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Comment 18 of 118, added on September 30th, 2010 at 12:34 PM.
I like big butts and i cannot lie
Wardell from United States
Comment 17 of 118, added on September 15th, 2010 at 3:55 AM.
I read this as being about faith - that Dickinson had the inner strength
and potential (the gift of words and her writing) and the companion she
speaks who 'carried her away' was not repressing her or stifling her but
God (note the capitalisation in all references to Him and He) finally
'starting' her life.
Comment 16 of 118, added on December 8th, 2009 at 3:30 PM.
Papa Smurf does not speak for all Canadians... maybe only the stupid ones.
I love Dickinson.
Comment 15 of 118, added on January 7th, 2009 at 8:25 AM.
dude this poem sucks so much i mean come on it really isnt worth talking
about it. us people from canada dont think this should be around for i dont
like the poem like everyone else in canada
Comment 14 of 118, added on April 6th, 2008 at 6:09 PM.
This is about life long rage. She is the gun and she has had to be
reclusive and live unnoticed, in corners of the rooms of her life. Had she
been a man she may have had the opportunity to express herself in public,
but in her society that was not possible.
She protects her patriarchal family and society by not expressing herself,
but at the greatest cost to her - she has no agency, and this is the cause
of her rage. In public she is the dutiful daughter, and even with the
false smile - false because it is Vesuvian (after Mt. Vesuvius, which is a
volcano which erupts, and when it does - did - it killed everyone - how
much rage is that!)
Even at night she has to protect the paternal image. To have shared that
soft pillow made of goose down would smother her, so she stays guarded and
doesn't sleep on what looks so soft but is so dangerous.
She is so committed to keeping her stoical place in the paternal society
that she will defend it - she is foe to anyone who is foe to "him." The
emphatic thumb, that one can suck for comfort as a child can also have a
"Freudian" interpretation, of something that is swollen, and the Vesuvian
spew can be thought of that way as well. This doesn't mean that she had
sexual relations with her father - rather that she is so enraged that she
is stuck in the secondary role, only as guardian or protector of those who
keep her from the freedom of being her own person - and she has to do this
And then in the last paragraph, she states that even though she could
outlive her father, her family, men in general, she had better die first
because the world is not a big enough place for both (all) of them and she
would like to kill except that she has been taught that she must not. And
she cannot even kill herself because that is also forbidden.
She is in a box from where there is no escape. This is not a love poem.
This is a poem that shows anger in its rawest form. This is pure rage.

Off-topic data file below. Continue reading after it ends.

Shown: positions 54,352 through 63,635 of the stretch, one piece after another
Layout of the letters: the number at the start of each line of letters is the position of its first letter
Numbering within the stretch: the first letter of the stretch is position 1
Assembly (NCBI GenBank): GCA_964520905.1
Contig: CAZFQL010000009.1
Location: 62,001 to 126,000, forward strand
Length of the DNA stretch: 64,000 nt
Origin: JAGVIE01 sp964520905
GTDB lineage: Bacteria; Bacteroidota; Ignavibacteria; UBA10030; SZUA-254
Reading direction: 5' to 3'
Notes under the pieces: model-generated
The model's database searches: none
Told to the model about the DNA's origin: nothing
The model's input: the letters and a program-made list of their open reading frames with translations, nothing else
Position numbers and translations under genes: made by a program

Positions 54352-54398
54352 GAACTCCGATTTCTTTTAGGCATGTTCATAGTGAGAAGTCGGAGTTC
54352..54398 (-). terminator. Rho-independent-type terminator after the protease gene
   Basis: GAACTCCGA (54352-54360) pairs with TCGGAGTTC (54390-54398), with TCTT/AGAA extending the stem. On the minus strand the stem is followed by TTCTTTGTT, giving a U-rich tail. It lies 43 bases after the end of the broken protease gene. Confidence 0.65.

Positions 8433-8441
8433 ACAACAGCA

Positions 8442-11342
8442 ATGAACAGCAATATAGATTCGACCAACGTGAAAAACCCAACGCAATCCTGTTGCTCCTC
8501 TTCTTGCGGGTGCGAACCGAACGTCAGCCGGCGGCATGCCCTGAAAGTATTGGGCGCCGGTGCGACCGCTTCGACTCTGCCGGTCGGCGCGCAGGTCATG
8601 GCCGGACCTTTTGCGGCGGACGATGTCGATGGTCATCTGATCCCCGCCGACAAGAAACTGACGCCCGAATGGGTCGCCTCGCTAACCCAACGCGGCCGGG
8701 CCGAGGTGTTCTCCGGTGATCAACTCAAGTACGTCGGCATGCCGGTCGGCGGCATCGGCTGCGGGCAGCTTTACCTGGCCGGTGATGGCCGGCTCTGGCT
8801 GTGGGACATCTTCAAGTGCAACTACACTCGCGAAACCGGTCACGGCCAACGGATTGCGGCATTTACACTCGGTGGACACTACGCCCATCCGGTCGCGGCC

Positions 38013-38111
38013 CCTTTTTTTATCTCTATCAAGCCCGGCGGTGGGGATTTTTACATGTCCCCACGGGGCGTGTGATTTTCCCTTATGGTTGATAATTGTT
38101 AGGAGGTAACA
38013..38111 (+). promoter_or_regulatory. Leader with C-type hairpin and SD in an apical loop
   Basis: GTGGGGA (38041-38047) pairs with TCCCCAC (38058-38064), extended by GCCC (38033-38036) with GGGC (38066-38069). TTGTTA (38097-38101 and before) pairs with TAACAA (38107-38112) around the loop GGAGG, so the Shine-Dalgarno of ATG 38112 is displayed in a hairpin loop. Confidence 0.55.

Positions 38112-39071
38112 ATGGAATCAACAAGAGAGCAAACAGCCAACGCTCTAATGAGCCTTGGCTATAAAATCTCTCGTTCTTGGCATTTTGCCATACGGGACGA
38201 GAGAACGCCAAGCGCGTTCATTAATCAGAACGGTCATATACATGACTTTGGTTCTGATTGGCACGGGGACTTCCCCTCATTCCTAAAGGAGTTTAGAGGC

from United States
Comment 13 of 118, added on August 30th, 2007 at 3:15 AM.
There is a hidden, subversive anger.. the tone of which is not very direct,
for instance , like in Sylvia Plath's poetry. Emily Dickinson mocks at the
phallogocentric world.. where the man is the precursor and the deciding
factor to what a woman is supposed to do. The symbols of being a loaded gun
,also , a doe ... signify uselessness and the inner conflict felt as a
woman. Also, the symbol of dove is a very gentle, loving ,maiden symbol.
Comment 12 of 118, added on June 4th, 2007 at 10:43 AM.
I think this poem is the best I ever read. Emily is telling us that she had
to freedom. She was trapped. She couldn't do her own thing. All she wanted
to do is write poetry, but she wan't good enough because she wan't a man. I
think this poem is the best she ever wrote. It really expresses how she
Lisa Green from Italy
Comment 11 of 118, added on May 31st, 2007 at 9:51 AM.
A great poem!
Comment 10 of 118, added on March 1st, 2007 at 11:19 AM.
Reading this poem, I really felt like I was feeling Emily's despair as she
writes. My Life Had Stood-- A Loaded Gun, just reading this sends so many
ideas to my mind. Always thinking, oh what will this poem bring? What does
this poet feel? After thinking about all the possibilities of what she was
trying to express, I read it. I honestly savered every word; it sank in and
I felt her emostions arise. I give Emily Dickinson my applaus!
from United States
Comment 9 of 118, added on February 24th, 2006 at 12:38 PM.
Emily's poem "My life had stood--a Loaded Gun--" is a beautiful love poem.
She has finally met her "owner" and her "master." She wrote letters to her
"master." She saw women in subservient roles in her society. She lived in a
male based society. She is glowing, she is loving this experience. She had
become his protector, she has become his soul mate, if only for a while.
The poem personifies a gun. She is that gun. She has been allowed to
"shoot" with her words, and her words are those that will never die. The
poem may be an enigma, just like Emily, but that is the beauty of it.
Shakespeare had the same kind of obscurity. She had the genius of a
Shakespeare, a soul addmitted to itself. She was a loaded gun that went off
with her words and gave us beautiful insights into the soul and life. "A
thing of beauty is a joy forever..." and I would have to agree that many of
her poems are just that--things of beauty. "Loaded Gun" is just one of her
many "things of beauty."
Dick from United States
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